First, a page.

Choose A Fishing Kayak
  |  First Published: May 2009

If you’ve been out on the water lately you may have noticed the growing number of kayaks drifting past bristling with rods and fishing kits. They seem to be everywhere; invading freshwater rivers, lakes, estuaries, bays and even venturing offshore to tangle with fish most people wouldn’t expect them to.

This increase in kayakers is mainly due to their ability to flout convention: they launch wherever they like, avoid registration fees, ramp rage, petrol costs and never have to do boat maintenance. Starting to sound tempting, isn’t it?

Whether you’re a land-based angler with a limited budget or a die-hard fisher looking for adventure, there are a lot of good reasons why you should join these guys and get a fishing kayak.

kayak options

Kayaks generally come in two types: sit in or sit on top (SOT). Most anglers generally prefer the former as it has more room for your gear and is easier to get back into if you fall in the drink.

You can drop a line from anything that floats, but the best single kayaks for the job start at around $900 and go to $2,500. In that price range there are short, long, conventional paddle and also pedal-powered kayaks. Picking one that suits you and your fishing habits can be a little confusing at first and not all kayak retailers actually know what a fishing rod looks like. A quick ring around will sort out who has angling experience, but if unsure ask for a demo. The best kayak dealers will happily accommodate you if you can meet them for a prearranged test drive.


Most anglers see a kayak as just another tool to get them onto the fish, so the selection process can be broken down quite simply depending on what kind of fishing you do.

Long Kayak

Long kayaks glide through the water quicker than short ones and cut through chop. They are good for longer distances in rough waters, which makes them great offshore options when working against wind and current.

The longer line design makes them hold course better but correcting them with a paddle is harder, so anything over 4m is better off with a rudder.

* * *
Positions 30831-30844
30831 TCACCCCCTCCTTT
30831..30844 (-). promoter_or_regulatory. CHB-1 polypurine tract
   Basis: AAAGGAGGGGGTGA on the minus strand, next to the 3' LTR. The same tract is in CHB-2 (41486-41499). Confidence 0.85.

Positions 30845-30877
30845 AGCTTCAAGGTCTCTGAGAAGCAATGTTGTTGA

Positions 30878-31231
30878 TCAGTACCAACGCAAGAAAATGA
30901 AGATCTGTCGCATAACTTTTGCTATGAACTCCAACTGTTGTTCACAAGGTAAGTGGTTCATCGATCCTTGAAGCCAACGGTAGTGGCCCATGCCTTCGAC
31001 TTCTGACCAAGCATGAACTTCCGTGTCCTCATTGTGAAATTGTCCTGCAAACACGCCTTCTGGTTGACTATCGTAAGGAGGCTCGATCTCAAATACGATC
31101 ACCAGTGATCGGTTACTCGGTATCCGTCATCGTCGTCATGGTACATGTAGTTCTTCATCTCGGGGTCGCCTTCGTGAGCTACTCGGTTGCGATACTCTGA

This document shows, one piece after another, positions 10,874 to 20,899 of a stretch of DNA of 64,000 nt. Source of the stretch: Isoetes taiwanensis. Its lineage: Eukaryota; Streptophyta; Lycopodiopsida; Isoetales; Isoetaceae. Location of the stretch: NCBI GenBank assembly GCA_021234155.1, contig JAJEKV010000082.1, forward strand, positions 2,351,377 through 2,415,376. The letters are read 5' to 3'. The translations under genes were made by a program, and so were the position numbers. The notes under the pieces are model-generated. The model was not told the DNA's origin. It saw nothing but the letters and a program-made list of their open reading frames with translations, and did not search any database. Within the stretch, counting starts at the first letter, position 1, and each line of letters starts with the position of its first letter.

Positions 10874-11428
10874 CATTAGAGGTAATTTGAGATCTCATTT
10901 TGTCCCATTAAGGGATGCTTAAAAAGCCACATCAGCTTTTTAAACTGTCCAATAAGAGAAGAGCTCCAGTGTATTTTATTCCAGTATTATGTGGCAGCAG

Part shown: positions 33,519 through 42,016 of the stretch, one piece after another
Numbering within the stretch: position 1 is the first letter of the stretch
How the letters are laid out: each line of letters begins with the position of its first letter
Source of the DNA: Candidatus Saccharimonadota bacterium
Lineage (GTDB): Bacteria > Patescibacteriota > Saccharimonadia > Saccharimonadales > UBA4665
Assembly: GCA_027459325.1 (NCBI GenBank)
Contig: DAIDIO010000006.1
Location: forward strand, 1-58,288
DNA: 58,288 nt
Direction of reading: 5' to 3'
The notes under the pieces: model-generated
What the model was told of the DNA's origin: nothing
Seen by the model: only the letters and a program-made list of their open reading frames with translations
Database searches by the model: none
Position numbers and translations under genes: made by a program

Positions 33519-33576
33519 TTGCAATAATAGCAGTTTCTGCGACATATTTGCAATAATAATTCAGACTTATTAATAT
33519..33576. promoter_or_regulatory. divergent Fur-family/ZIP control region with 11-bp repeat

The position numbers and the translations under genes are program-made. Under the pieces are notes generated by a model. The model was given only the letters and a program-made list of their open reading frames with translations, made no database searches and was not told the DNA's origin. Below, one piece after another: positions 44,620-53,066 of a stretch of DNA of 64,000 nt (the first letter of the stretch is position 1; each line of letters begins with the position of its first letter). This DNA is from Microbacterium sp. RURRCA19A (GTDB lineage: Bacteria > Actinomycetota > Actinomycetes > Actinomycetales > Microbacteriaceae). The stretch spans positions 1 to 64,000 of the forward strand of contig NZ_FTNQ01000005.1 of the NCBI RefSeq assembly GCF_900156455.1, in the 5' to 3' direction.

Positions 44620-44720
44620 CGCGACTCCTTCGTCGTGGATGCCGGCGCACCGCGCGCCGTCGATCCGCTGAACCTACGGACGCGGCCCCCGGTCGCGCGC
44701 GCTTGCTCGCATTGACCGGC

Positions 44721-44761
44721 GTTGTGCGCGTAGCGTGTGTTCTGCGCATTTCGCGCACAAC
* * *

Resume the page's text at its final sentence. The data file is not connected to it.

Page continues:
Short Kayak

Short kayaks are slower on the water and they tend to bump and splash in rough conditions, however, they have a better turning circle that gives easier control. This is handy when fishing structure and skinny water, they are also lighter to lift and easier to store.

Wide Kayak

Most people prefer wider kayaks, 700-900mm across, because no one wants to be unstable when fishing. There is a lot of misinformation about the stability of different hull shapes, but my advice is to ignore any jargon and judge a hull by its width and shape under the water. Wider, flatter hulls with beefy almost right-angled chines (sides) hold the water the best.

Double Kayak

Double kayaks for fishing are very popular but they can soon become rather tedious if one person is left using it alone. Lugging around a very large yak all the time on your own is very hard work, so before you invest in one ensure your fishing partner/buddy will be using it with you at least 50% of the time.

Plastic Fantastic

Plastic kayaks are more durable than fibreglass models, and tend to be the best choice for most of us. It doesn’t matter if polly hulls are scratched and they don’t fracture with impacts. However, there are some good fibreglass fishing surf skis available these days that are finding popularity in surf areas like the Gold Coast.

Pedal Power

Pedal powered kayaks have gained huge popularity amongst anglers, and for good reason. Although often snubbed by stiff kayak paddle enthusiasts, yak anglers love them because they make fishing easier; they free up your hands, fishing shallows in them is no problem, and they are easily paddled too.

Extra Tips

Get a kayak you can load on the car, it may sound obvious but it’s often overlooked. A lot of yaks are hard to handle up onto the roof racks of your vehicle. We all come in different shapes and sizes so you may not be able to lift the same yak that your big mate tosses round with abandon.

Nevertheless, if you have a smaller physique and want a bigger yak not all is lost. There are plenty of good loading aids on the market like the Rack and Roll or Thule Slip Stream, but check that it will all work for you and your car first.

Last of all keep in mind any extra gear you might want to mount to your intended purchase. Having room to mount extra rod holders, fish finders and storage for your catch can be an important factor later as your yak fishing confidence and experience grows.

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